Sorry, I laughed. I work in marketing.It is clear that you do not understand branding.
You advocate for a return to a brand strategy for Jeep that would bring its sales down 65% or more, in the hopes that people in the USA, Canada and Mexico will then magically return to Dodge and Chrysler "just because." And people outside those markets who can't buy a Dodge or Chrysler will... do what? Buy a Fiat or Citroen instead?You advocate for the same dilution and abuse of brands that we have seen in the past and that led to the weakness of Chrysler and Dodge to compete with other mainstream brands.
Chrysler and Dodge "lost" in the midsize and compact sedan markets because -- with a handful of exceptions like the Neon -- those markets were mostly money-losers for them, with the development and production costs paid for by the sale of profitable full-sized cars and light trucks/Jeeps. FCA, having limited resources, wisely chose to compete in profitable areas where it could win and had sustained brand advantage, rather than trying the Quixotic approach of trying to convince Honda drivers that a Sebring sedan is a good step up from an Accord.we already see Jeep volumes declining as they lose in the same segments that Chrysler/Dodge lost in the sedan market.....compact and midsize CUVs.
Then why are you advocating going back to the old fashioned strategy where Chrysler and Dodge lead as volume brands while Jeep plays a minor supporting role?Doing the same thing over and over while expecting a different outcome is not smart management. It is insanity.
Fiat has done the same thing to its brands....constantly cancelling model names and replacing them with something else in the belief that they can fool customers. Sales keep spiraling downward for Fiat, Alfa, etc.“Marketing” is one of the reasons Dodge and Chrysler failed at sedans. Constantly shuffling names to have a “new” product instead of concentrating on product quality and value is a big reason these sedans couldn’t compete.
I would terminate you if you were on my marketing team.Sorry, I laughed. I work in marketing.
Great brand strategy isn't "return to the US centric past." Great brand strategy is embracing what's successful and profitable and leaving old thinking behind.
I mostly agree. Chrysler has been in crisis mode since the Daimler disaster but now there is breathing room. Stellantis has an opportunity to rethink Jeep and the rest of the brands. Since crossovers are the new sedans it's time to give Chrysler a strong presence in the more carlike crossovers, Dodge a strong presence in sporty crossovers and take Jeep out of the carlike crossover market and into more capable SUVs. This would make the present branding make sense. PSA already has crossovers to fill out the Chrysler and Dodge lineups. A Cherokee like the Bronco Sport would be a good start for Jeep.I would terminate you if you were on my marketing team.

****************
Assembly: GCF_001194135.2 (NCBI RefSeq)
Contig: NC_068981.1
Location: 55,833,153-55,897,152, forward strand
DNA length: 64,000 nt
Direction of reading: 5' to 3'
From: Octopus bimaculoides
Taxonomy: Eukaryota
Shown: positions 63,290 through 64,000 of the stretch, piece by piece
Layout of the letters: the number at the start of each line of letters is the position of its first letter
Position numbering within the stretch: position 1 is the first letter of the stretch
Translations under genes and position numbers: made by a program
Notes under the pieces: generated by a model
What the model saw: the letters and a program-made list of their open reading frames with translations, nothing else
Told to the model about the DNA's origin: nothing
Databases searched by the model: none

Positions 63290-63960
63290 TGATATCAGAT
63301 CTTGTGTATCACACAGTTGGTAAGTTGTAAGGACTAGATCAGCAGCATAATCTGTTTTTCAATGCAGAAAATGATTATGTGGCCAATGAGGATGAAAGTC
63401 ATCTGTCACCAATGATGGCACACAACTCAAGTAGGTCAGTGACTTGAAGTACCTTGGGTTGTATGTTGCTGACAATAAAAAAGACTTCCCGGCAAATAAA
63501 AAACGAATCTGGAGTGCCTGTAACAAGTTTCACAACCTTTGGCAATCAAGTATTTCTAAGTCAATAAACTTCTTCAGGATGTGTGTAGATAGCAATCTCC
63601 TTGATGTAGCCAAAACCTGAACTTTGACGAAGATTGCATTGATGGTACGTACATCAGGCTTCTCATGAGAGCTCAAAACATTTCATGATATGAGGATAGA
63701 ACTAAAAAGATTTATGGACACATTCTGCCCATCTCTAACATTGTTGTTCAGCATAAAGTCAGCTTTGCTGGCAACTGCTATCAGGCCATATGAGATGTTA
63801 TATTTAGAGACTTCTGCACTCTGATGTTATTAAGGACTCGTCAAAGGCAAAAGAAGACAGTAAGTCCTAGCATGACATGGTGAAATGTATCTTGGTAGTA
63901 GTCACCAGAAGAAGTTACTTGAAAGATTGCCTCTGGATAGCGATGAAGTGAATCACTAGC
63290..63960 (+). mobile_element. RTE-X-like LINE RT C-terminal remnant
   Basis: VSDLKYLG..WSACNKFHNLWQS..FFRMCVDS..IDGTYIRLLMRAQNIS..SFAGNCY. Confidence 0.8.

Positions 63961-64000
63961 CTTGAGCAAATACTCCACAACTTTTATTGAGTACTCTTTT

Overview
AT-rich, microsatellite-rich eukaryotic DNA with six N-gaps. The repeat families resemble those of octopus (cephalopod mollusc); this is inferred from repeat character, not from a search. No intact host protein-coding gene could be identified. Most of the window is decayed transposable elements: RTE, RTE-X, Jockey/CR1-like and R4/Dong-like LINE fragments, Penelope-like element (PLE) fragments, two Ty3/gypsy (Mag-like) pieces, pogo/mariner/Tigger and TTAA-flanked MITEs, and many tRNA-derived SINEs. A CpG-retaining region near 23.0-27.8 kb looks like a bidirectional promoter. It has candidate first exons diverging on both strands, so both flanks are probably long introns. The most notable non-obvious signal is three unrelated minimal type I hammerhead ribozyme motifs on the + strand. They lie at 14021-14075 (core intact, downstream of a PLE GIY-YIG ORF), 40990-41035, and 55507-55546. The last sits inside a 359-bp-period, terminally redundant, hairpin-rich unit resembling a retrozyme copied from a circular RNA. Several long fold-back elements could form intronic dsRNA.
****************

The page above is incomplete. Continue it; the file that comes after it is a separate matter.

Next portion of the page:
You think chasing trends is marketing. You think you can fool customers.
The FACT is that customers see through your greedy quest for profits and deception.
What you call "old thinking" is actually how people see the Jeep brand. Jeep capability comes from 1941, not from the marketing department. You want to tell them that all the things you believed about Jeep (capability in snow, sand, mud and rocks) is wrong and Jeeps can be something else. No, they cannot.
Subaru understands marketing. They are not chasing some trend. They are strengthening the Subaru name by reinforcing how people have seen the brand for decades, not by trying to fool them or chase profits.
Brands stand for something organic. Jeep, as a brand, stands for something that has been created over 80 years. It does not stand for profits. Jeep is not for everyone.
Strong branding recognizes what is already there from the "old thinking" and reinforces it. It is good to market that Jeep is not for everyone. Jeep is unique. Jeep is about capability first, utility second and adventure third. It is not about fuel economy or street performance. Jeep is not about a great ride. Leave those things to the other brands that you dismiss because you are too lazy to build those brands properly.
Jeep is suffering from a lack of offering what people want....quality, safety and reliability through friendly dealers.
Jeep is declining due to the cheap parts, short cuts in engineering and lack of testing by greedy management.
If that does not change, Jeep will be the same as Chrysler and Dodge.
Hyundai/Kia changed its reputation for lousy quality not through marketing, but by actually delivering on it. Stellantis needs to do the same or the company will be bankrupt again.